It's the time of year when everyone puts on a cozy winter coat to go outside. So when you see a child without a heavy jacket during the cold winter months, it may strike you as odd or unsafe. However, there’s actually testing behind why parents aren't adding extra layers on their little ones before buckling them in the car—not wearing that jacket could save a kid's life.
While car seats, vehicles, and even coats have advanced over the years, car seats are still not built to account for extra padding between the child and the straps. “Large winter coats can cause the harness to sit too loose, and in the off chance an accident occurs, this can cause the harness to work improperly and possibly eject the child from the car seat,” says Jared Staver, personal injury and car accident attorney, and founder of Staver Accident Attorney Lawyers, P.C. With car accidents being the leading cause of death for children ages two to 14, a car seat that’s fitted correctly can be vital to their safety.
Most parents of young children already know the safety hazards of puffy coats in car seats, but it can be challenging to avoid the skeptical looks—and sometimes verbal concerns—from onlookers. Minneapolis mom of two, Emily Spiteri, has received a few looks when her young boys don't wear coats in their car. “If it’s someone I know, I explain the reasoning to them, but if it’s a stranger, I just let it go," she says. "I've done the research and I know what I’m doing is best for my kids."
Car seat safety is top of mind for most parents who have painstakingly researched and compared hundreds of options. Michaun Parayano, an Omaha mother of three between the ages of two and five, says it's important a jacket is not standing in the way her a child’s safety. “I’ve been in a near accident before and the feeling of thankfulness knowing that my girls were secure in their car seats was overwhelming,” she says. "When we leave the house in the winter, we bundle up with a coat, hat, boots, and mittens. As soon as the girls get in the van, they take off their coats and hop in their seats, waiting for me to buckle them in. It's routine at this point."
Car seat harness straps are intended to be snug—tight enough that you cannot pinch the webbing, or as some people call it, the two-finger test. This test ensures the straps don't have any slack. “When a child has on a thick coat, often it feels like the straps are snug, but during a crash, all the fluff in the coat compresses and the straps may be too loose,” says Amie Durocher, creative director and media relations at Safe Ride 4 Kids. The extra layer of a big winter coat means that the straps might be tight to the coat but not to the child.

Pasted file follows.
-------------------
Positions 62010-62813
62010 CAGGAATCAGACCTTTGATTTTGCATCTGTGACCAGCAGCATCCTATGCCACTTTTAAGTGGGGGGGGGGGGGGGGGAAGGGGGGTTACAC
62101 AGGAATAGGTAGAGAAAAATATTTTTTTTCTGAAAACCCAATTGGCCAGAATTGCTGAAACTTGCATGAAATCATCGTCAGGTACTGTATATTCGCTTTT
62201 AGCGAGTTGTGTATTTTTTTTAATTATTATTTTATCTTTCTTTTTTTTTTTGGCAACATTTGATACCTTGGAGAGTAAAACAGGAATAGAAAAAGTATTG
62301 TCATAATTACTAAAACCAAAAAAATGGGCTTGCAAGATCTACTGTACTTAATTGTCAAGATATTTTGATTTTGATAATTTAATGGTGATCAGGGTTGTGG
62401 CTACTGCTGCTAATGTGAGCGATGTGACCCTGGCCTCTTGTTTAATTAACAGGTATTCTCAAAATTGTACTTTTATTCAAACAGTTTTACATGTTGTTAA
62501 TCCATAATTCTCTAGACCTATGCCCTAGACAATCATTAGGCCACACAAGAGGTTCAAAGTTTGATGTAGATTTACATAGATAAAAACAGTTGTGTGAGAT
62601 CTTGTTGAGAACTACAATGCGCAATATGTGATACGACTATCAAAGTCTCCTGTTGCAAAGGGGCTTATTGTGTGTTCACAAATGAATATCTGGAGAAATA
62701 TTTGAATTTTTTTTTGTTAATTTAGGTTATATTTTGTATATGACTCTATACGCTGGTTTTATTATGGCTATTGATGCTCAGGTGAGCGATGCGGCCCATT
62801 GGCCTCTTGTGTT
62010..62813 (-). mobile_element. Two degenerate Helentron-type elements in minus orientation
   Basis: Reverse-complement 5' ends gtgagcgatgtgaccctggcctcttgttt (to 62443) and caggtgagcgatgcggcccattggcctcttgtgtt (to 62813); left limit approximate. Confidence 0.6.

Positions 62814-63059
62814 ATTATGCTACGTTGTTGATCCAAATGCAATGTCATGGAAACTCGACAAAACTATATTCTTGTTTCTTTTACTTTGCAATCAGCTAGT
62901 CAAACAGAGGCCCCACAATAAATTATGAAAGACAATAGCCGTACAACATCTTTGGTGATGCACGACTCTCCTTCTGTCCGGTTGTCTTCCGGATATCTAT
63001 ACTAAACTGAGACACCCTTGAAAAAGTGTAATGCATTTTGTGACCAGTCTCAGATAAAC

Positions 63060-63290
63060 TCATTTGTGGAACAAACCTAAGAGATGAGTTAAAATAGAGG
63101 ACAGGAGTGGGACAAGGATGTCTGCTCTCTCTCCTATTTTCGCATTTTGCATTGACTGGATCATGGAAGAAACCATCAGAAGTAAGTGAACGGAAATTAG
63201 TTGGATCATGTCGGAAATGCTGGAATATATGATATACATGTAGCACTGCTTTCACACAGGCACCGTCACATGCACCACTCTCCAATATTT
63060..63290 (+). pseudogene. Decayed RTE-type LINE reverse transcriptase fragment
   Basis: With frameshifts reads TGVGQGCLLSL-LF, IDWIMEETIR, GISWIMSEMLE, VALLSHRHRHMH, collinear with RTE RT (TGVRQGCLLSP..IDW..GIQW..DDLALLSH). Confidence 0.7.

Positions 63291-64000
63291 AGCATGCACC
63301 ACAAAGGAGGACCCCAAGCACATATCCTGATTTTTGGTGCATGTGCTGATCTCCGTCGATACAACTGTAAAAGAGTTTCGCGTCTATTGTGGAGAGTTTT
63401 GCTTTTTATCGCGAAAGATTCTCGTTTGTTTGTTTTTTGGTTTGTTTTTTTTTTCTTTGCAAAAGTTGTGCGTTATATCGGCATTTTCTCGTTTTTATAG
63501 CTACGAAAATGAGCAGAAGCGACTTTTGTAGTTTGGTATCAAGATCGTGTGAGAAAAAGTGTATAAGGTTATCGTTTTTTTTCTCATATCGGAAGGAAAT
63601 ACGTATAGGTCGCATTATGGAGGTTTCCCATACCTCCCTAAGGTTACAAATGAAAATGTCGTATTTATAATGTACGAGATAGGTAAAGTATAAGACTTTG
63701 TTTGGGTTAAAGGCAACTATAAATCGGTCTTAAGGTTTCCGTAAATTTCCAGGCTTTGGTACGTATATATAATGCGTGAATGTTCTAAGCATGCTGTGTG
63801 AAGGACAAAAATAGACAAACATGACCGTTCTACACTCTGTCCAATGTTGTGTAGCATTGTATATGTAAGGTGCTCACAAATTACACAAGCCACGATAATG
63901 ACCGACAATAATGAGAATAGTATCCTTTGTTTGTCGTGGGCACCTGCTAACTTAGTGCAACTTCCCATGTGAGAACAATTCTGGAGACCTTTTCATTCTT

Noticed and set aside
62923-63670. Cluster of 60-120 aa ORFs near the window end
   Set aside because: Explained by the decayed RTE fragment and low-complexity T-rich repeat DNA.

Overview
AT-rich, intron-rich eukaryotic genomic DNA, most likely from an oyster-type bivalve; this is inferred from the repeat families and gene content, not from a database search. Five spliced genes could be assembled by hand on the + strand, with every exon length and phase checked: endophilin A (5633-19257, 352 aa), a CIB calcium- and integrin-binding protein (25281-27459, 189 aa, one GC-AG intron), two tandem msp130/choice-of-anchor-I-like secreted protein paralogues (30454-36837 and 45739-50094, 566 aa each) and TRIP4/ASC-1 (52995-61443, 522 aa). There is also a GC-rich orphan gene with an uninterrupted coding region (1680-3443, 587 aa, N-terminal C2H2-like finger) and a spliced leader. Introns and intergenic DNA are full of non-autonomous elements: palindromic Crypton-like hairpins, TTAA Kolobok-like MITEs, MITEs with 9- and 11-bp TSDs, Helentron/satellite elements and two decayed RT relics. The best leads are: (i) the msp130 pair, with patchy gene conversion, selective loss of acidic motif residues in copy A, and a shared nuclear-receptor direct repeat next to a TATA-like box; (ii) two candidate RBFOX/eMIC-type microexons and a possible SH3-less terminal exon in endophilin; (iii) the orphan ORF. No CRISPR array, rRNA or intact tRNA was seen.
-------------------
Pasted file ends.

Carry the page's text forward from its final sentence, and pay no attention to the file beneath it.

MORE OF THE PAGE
Unlike traditional seat belts, car seat harnesses won't lock up in the event of an accident. Ensuring the straps are consistently snug while a child is secured in the car seat is essential to the child's safety.
If you’re concerned about the cold temperatures, there are plenty of ways to keep kids cozy in their car seats. Placing a blanket over the child or putting their coat on backward with their arms in the sleeves once they’re strapped in are two super easy solutions. Additionally, a lot of new coats aren't as thick. "I look for winter car coats that are about as thick as a thin fleece jacket," Spiteri says. "They keep my boys just as warm, actually probably warmer, as the big puffy snowsuits I wore in the '80s." We recommend this full-zip hoodie from North Face ($35, Amazon) as a lightweight but warm option that would work great with a car seat.
One strategy to battling the coat-and-car-seat dilemma that Sarah Hamilton uses is keeping coats in the car. “I’m frequently asked why there are so many coats in my car,” she says. When confronted with questions about why her three young children aren't wearing coats in the car in frigid North Dakota temps, she sticks to the facts. “I am a big fan of facts and data,” Hamilton says. “So when someone challenges what I do, I just make sure to keep the car seat data handy.”
Car seats are built to keep little ones safe, and a big winter coat can actually inhibit it from doing just that. So next time you see a kid being placed in a car seat without their coat, know that there's a safety reason for it.